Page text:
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Schistosoma japonicum Soluble Egg Antigens Attenuate Invasion in a First Trimester Human Placental Trophoblast Model

  • Emily A. McDonald ,

    Affiliations Center for International Health Research, Rhode Island Hospital, Brown University Medical School, Providence, Rhode Island, United States of America, Department of Pathology and Laboratory Medicine, Rhode Island Hospital, Brown University Medical School, Providence, Rhode Island, United States of America

  • Jennifer F. Friedman,

    Affiliations Center for International Health Research, Rhode Island Hospital, Brown University Medical School, Providence, Rhode Island, United States of America, Department of Pediatrics, Rhode Island Hospital, Brown University Medical School, Providence, Rhode Island, United States of America

  • Surendra Sharma,

    Affiliation Department of Pediatrics, Women and Infants Hospital, Brown University Medical School, Providence, Rhode Island, United States of America

  • Luz Acosta,

    Affiliations Center for International Health Research, Rhode Island Hospital, Brown University Medical School, Providence, Rhode Island, United States of America, Department of Immunology, Research Institute of Tropical Medicine, Manila, The Philippines

  • Sunthorn Pond-Tor,

    Affiliation Center for International Health Research, Rhode Island Hospital, Brown University Medical School, Providence, Rhode Island, United States of America

  • Ling Cheng,

    Affiliation Center for International Health Research, Rhode Island Hospital, Brown University Medical School, Providence, Rhode Island, United States of America

  • Eric S. White,

    Affiliation Department of Medicine, University of Michigan Medical School, Ann Arbor, Michigan, United States of America

  • Jonathan D. Kurtis

    Affiliations Center for International Health Research, Rhode Island Hospital, Brown University Medical School, Providence, Rhode Island, United States of America, Department of Pathology and Laboratory Medicine, Rhode Island Hospital, Brown University Medical School, Providence, Rhode Island, United States of America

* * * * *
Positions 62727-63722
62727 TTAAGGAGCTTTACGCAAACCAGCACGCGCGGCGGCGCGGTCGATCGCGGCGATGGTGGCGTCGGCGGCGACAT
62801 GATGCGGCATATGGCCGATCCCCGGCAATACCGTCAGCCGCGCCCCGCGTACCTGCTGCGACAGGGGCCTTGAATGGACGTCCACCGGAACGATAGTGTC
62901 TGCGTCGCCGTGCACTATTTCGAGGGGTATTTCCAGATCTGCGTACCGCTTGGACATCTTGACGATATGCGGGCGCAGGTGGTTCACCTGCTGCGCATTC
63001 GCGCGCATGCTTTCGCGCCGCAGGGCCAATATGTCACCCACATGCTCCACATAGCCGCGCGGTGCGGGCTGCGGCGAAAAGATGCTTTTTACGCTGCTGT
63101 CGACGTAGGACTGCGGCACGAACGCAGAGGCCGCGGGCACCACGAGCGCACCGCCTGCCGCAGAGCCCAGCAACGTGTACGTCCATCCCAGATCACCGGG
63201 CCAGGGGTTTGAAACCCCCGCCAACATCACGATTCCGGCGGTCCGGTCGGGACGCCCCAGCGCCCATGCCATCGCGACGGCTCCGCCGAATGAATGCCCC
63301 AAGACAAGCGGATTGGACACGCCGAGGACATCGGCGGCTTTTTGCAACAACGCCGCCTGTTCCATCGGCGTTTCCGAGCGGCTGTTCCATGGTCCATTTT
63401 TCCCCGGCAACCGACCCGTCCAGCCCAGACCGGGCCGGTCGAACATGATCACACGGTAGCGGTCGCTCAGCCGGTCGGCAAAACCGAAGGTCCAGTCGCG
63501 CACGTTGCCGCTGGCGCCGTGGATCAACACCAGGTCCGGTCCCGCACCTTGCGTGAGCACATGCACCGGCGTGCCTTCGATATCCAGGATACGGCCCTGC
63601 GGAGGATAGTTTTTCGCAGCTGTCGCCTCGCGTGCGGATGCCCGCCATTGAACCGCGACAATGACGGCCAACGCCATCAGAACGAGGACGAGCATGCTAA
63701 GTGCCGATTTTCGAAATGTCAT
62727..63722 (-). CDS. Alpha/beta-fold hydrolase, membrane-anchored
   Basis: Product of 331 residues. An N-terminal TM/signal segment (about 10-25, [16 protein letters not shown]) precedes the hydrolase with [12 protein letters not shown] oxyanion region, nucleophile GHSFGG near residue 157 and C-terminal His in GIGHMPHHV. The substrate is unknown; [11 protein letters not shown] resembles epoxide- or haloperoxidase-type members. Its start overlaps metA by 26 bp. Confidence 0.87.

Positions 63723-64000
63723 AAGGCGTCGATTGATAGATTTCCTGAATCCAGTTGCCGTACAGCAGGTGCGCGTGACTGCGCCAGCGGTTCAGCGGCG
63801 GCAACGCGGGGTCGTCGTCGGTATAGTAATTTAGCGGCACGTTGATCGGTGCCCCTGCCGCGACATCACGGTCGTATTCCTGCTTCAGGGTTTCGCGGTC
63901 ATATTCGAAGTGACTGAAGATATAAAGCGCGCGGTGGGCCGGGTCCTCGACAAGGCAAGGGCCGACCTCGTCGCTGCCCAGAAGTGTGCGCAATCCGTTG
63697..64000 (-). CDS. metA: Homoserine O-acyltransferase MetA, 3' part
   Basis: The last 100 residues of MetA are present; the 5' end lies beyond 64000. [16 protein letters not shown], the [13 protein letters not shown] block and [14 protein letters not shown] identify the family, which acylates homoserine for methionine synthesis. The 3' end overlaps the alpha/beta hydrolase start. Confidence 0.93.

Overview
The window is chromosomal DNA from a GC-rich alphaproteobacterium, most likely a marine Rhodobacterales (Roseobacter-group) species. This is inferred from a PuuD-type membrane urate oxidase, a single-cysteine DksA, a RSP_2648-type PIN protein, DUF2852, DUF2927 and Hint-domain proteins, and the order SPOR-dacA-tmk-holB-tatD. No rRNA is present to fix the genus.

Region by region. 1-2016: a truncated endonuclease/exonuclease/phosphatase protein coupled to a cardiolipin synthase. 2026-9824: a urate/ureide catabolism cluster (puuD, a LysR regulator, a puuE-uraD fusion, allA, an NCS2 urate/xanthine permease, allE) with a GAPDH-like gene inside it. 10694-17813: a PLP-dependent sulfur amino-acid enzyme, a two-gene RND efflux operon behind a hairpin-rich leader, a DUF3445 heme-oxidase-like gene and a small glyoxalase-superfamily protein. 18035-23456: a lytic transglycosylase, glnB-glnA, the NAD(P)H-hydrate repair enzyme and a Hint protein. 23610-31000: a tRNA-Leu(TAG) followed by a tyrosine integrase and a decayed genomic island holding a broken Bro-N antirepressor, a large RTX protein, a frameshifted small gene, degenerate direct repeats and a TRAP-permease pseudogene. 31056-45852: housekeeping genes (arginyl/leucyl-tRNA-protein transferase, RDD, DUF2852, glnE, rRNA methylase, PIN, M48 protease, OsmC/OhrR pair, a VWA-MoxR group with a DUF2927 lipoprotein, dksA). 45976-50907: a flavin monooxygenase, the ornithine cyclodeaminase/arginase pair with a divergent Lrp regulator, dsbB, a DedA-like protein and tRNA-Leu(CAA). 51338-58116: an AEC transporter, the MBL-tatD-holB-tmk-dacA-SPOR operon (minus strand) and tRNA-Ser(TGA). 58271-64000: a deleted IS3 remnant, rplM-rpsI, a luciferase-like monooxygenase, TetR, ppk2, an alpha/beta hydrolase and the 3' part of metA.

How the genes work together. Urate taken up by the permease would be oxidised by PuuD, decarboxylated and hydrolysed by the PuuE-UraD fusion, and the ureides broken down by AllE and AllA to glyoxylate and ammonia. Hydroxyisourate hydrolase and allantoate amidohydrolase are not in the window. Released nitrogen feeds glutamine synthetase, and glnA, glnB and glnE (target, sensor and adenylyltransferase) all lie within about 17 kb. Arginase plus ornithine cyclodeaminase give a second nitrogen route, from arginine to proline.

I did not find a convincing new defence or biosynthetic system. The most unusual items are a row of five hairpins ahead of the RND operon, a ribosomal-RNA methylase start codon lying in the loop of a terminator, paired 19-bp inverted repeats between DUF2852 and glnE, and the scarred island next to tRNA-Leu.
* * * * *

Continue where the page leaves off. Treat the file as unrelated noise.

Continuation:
Schistosoma japonicum Soluble Egg Antigens Attenuate Invasion in a First Trimester Human Placental Trophoblast Model

  • Emily A. McDonald, 
  • Jennifer F. Friedman, 
  • Surendra Sharma, 
  • Luz Acosta, 
  • Sunthorn Pond-Tor, 
  • Ling Cheng, 
  • Eric S. White, 
  • Jonathan D. Kurtis



Schistosomiasis affects nearly 40 million women of reproductive age, and is known to elicit a pro-inflammatory signature in the placenta. We have previously shown that antigens from schistosome eggs can elicit pro-inflammatory cytokine production from trophoblast cells specifically; however, the influence of these antigens on other characteristics of trophoblast function, particularly as it pertains to placentation in early gestation, is unknown. We therefore sought to determine the impact of schistosome antigens on key characteristics of first trimester trophoblast cells, including migration and invasion.


First trimester HTR8/SVneo trophoblast cells were co-cultured with plasma from pregnant women with and without schistosomiasis or schistosome soluble egg antigens (SEA) and measured cytokine, cellular migration, and invasion responses.


Exposure of HTR8 cells to SEA resulted in a pro-inflammatory, anti-invasive signature, characterized by increased pro-inflammatory cytokines (IL-6, IL-8, MCP-1) and TIMP-1. Additionally, these cells displayed 62% decreased migration and 2.7-fold decreased invasion in vitro after treatment with SEA. These results are supported by increased IL-6 and IL-8 in the culture media of HTR8 cells exposed to plasma from Schistosoma japonica infected pregnant women.


Soluble egg antigens found in circulation during schistosome infection increase pro-inflammatory cytokine production and inhibit the mobility and invasive characteristics of the first trimester HTR8/SVneo trophoblast cell line. This is the first study to assess the impact of schistosome soluble egg antigens on the behavior of an extravillous trophoblast model and suggests that schistosomiasis in the pre-pregnancy period may adversely impact placentation and the subsequent health of the mother and newborn.

Author Summary

Approximately 40 million women of childbearing age suffer from schistosome infection globally at any given time. Multiple studies in rodent models, as well as a few reports in humans, suggest that schistosome infection results in poor pregnancy outcomes. We have previously shown that antigens released from schistosome eggs result in a pronounced pro-inflammatory response in syncytialized third trimester trophoblasts. Herein, we examine the effect of schistosome egg antigens on a first trimester trophoblast cell line, an accepted model for early placental development. Not only is the pro-inflammatory response recapitulated in this model system, but we also observed a decrease in migration and invasion of trophoblast cells after exposure to these antigens. Both migration and invasion are key aspects in early placental development, and inadequate invasion has been implicated in pregnancy-related diseases such as growth restriction and preeclampsia. This study is the first to examine the impact of schistosome antigens on early placental development, and may have implications for the subsequent health of both the pregnancy and the child.